Uber President Quits In Midst of Controversy

Emily Liesch, Reporter

After just six months, Uber is in search of a new leader.

Jeff Jones, President of Uber, resigned from his position at the rideshare company on Sunday, March 19, 2017 amid controversies surrounding actions Uber has taken in the past few months. The former Target executive’s decision came just six months after his start with the company.

In this photo taken Tuesday, Dec. 13, 2016, an Uber driverless car is displayed in a garage in San Francisco. Uber is bringing a small number of self-driving cars to its ride-hailing service in San Francisco – a move likely to both excite the city’s tech-savvy population and spark a conflict with California regulators. The Wednesday, Dec. 14, launch in Uber’s hometown expands a public pilot program the company started in Pittsburgh in September. (AP Photo/Eric Risberg)

In a statement released by Recode, Jones addressed his abrupt resignation, saying, “…that the beliefs and approach to leadership that have guided my career are inconsistent with what I saw and experienced at Uber.”

Uber has been under fire since January of this year when the company profited off of a taxi strike in New York City. The strike, which took place from six to seven on the evening of Saturday, January 28, 2017, was organized by the New York Taxi Workers Alliance (NYTWA) in response to President Donald Trump’s first Muslim ban. No rides to or from John F. Kennedy airport in NYC were to be given during the hour long strike by the taxi drivers.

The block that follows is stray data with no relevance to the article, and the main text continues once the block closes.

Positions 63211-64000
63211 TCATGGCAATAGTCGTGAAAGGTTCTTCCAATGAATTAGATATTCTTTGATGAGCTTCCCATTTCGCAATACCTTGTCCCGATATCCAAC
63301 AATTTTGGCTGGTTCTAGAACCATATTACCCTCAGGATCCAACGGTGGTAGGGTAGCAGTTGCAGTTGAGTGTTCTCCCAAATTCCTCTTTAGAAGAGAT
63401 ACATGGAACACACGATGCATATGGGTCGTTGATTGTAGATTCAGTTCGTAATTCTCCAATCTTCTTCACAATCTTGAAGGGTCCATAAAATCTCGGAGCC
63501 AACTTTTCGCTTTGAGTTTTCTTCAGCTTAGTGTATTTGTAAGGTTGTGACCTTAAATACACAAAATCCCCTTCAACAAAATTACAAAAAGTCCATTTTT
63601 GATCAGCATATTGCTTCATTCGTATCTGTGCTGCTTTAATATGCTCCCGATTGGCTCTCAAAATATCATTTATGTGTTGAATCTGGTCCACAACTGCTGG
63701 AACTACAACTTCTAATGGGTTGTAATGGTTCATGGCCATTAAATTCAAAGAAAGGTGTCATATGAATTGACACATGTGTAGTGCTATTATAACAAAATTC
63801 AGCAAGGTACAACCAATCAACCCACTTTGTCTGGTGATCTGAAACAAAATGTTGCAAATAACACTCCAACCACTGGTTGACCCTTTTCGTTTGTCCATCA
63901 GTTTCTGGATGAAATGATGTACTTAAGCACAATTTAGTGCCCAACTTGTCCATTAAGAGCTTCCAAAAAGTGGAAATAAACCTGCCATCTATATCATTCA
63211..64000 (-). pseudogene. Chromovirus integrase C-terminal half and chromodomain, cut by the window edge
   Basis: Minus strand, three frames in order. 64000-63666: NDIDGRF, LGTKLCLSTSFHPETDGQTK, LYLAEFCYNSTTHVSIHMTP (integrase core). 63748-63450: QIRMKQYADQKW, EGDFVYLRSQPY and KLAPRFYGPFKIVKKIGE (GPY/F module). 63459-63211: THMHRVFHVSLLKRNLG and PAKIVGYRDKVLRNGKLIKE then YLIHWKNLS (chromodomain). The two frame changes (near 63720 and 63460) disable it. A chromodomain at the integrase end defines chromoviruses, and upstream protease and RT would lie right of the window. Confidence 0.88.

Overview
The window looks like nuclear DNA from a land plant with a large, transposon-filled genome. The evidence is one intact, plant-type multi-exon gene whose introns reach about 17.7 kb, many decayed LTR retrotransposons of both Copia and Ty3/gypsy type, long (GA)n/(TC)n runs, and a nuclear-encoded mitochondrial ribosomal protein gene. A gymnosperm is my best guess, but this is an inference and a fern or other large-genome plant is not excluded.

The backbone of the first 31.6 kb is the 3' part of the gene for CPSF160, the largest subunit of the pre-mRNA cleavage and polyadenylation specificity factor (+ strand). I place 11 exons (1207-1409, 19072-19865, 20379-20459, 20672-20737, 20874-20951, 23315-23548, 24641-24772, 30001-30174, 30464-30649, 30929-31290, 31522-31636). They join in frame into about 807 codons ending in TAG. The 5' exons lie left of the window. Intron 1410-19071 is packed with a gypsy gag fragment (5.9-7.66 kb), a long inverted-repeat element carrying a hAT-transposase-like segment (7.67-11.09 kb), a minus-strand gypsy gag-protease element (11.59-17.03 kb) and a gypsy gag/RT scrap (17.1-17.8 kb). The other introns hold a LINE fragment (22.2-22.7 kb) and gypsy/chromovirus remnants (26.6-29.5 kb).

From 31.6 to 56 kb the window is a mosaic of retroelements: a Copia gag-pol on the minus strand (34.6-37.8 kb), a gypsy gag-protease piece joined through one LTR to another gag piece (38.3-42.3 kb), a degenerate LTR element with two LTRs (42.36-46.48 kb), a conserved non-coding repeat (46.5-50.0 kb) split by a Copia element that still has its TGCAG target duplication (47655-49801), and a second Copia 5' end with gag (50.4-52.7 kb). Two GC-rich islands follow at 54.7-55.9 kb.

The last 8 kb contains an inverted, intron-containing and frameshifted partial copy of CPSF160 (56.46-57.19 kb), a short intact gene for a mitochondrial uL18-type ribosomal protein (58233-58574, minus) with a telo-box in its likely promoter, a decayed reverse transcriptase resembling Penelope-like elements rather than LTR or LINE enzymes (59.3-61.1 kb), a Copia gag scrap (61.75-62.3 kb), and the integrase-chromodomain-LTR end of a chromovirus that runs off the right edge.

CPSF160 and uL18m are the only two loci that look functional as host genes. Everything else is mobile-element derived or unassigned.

The NYTWA shared their goal via Twitter on the day of the strike, stating, “We cannot be silent. We go to work to welcome people to a land that once welcomed us. We will not be divided.”

Although Uber turned off “surge pricing,” a feature which allows prices to inflate more than usual when rides are high in demand, they continued to provide ride services during the designated time of the taxi strike. Many saw this as the company’s way of profiting off of social action and started the #deleteUber campaign in protest.

The hashtag trended on Twitter, encouraging Uber users to delete the app from their phones and use other ride sharing services. Hours after the hashtag started trending, Uber voiced their disapproval of Trump’s order and donated one million dollars to the American Civil Liberties Union (ACLU). The ACLU states their mission is to “defend and preserve the individual rights and liberties that the Constitution and the laws of the United States guarantee everyone in this country.”

Uber has also been accused of downplaying sexual assault reports. Statistics from Uber’s customer support platform surfaced earlier in March, showing that there have been 3,524 reports dealing with assault and 5,827 claiming cases of rape between December 2012 and August 2015.

The state of Maryland has brought these concerns to light, as well as the lack of adequate background checks required for drivers. Maryland is pushing for more in depth screenings such as fingerprint checking for potential drivers, but Uber has threatened to pull all operations out of the state, according to The Washington Post.

Travis Kalanick, CEO of Uber, told his staff of Jones’ decision through a letter, stating that Jones “made an important impact on the company—from his focus on being driver obsessed to delivering our first brand reputation study, which will help set our course in the coming months and year.”

As of now, Uber does not have someone filling the position Jeff Jones held, however, Kalanick is actively searching for a COO, Chief Operating Officer, to act as his second in command.